Here’s a name to conjure with. In fact there have been a few recordings of the nine organ sonatas by Gustav Merkel (1827-1885), though most of them are presently deleted; this new recording offers an excellent opportunity to become familiar with one of the organ virtuosos of his time and place, which is to say 19th-century Germany; more specifically Dresden, where he became organist of the Kreuzkirche and professor of organ at the city’s conservatoire for the last quarter-century of his life.
His music is deeply rooted in the rich traditions of his native Saxony: hardly even Romantic in terms of harmony, looking more towards the Classical masters, or at most neoclassical Mendelssohn. On this recording Carlo Guandolino plays the Second (in G minor) and Sixth (E minor) Sonatas, interspersed with chorale preludes on Schmücke dich and Nun sich der Tag. Both sonatas have an imposingly Gothic introduction with Bachian harmonies and a flowing, main contrapuntal movement. Both sonatas then feature a long, meditative Adagio; the Second concludes with a superbly organised, dramatically structured double fugue (ie with two themes alternating and then combining in thrilling counterpoint), and the Sixth finishes with a grand apotheosis on the chorale themes which have dominated its melodic construction throughout.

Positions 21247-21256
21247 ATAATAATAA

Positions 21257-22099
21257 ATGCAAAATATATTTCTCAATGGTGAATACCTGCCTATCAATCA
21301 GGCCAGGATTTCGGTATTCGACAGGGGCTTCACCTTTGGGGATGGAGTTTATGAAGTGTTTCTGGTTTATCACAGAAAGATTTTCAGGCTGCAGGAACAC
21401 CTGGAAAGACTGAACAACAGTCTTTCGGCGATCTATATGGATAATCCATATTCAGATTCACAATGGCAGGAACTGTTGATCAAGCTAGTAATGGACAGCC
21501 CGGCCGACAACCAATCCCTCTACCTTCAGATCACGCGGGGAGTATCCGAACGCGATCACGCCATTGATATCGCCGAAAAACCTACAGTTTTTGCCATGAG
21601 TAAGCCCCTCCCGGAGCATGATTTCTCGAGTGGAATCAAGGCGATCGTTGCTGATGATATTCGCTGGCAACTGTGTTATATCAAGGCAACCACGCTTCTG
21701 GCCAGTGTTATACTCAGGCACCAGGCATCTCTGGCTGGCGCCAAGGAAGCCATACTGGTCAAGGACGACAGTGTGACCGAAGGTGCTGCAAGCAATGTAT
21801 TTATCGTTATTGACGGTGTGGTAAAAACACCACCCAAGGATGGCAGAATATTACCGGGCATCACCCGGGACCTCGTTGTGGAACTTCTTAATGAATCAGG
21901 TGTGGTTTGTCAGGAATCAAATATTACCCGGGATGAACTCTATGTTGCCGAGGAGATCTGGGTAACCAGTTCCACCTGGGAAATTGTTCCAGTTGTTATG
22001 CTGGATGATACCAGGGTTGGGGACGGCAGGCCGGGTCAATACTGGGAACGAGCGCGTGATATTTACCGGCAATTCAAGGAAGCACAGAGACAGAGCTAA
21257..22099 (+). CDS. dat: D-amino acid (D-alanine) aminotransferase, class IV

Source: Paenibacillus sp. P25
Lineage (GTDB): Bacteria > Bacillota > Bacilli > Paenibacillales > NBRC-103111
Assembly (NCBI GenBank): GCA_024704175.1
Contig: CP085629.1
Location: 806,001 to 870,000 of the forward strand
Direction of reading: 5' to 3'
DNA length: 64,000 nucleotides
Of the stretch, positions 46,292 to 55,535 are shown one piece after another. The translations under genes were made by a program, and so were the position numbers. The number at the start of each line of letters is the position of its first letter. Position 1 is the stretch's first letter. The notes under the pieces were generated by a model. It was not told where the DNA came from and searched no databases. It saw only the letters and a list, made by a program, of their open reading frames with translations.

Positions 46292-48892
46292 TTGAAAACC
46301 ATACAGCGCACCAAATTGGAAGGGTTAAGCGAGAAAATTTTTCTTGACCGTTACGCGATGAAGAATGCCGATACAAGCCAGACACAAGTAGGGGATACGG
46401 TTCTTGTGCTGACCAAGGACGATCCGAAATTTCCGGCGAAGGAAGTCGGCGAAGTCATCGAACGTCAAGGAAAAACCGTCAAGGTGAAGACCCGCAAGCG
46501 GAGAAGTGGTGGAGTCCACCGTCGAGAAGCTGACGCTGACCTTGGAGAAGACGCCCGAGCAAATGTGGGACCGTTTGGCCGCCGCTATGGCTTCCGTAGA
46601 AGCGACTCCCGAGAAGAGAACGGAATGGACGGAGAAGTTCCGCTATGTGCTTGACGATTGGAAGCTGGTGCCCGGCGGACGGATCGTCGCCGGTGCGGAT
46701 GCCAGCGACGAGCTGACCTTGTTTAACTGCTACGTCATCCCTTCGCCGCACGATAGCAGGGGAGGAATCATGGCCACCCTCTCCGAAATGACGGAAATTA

According to MusicWeb International, ‘Carlo Guandalino delivers a very fine performance’ of the organ music of Zipoli on a previous Brilliant Classics release (BC95212), which is complemented by his previous foray into the German Romantic repertoire, an album of organ music by Joseph Rheinberger (BC95466) including the well-known Fourth Organ Sonata in A minor. For this recording of Merkel he plays the organ of Thiene Cathedral in the city of Vicenza, fully restored by the Italian firm of Zanin which is among the country’s leading organ-builders. The booklet includes full organ specifications and an essay on Merkel by Carlo Guandalino.
Gustav Adolf Merkel (1827-1885) was a German Romantic composer, mainly for his own instrument, the organ. He completed his studies in Dresden, where he staid till his death as organist and teacher. He also had lessons with Robert Schumann in Leipzig.
Merkel’s style is strongly influenced by Baroque counterpoint, notably by Johann Sebastian Bach, which he incorporated in the romantic idiom of his time, with its warm harmonies and long melodic lines.
On this new recording we hear two of his Organ Sonatas, large-scale 4-movement works, of which the number 6, “Choral-Sonata” is the most famous.
Italian organist Carlo Guandalino plays the magnificent organ of the Cathedral of Thiene (Vicenza, Italy), restored by the famous organ builder Zanin, the specifications of which are included in the booklet.
Guandalino’s affinity with the German Romantic repertoire was already apparent in his recording of organ music by Rheinberger (BC95466).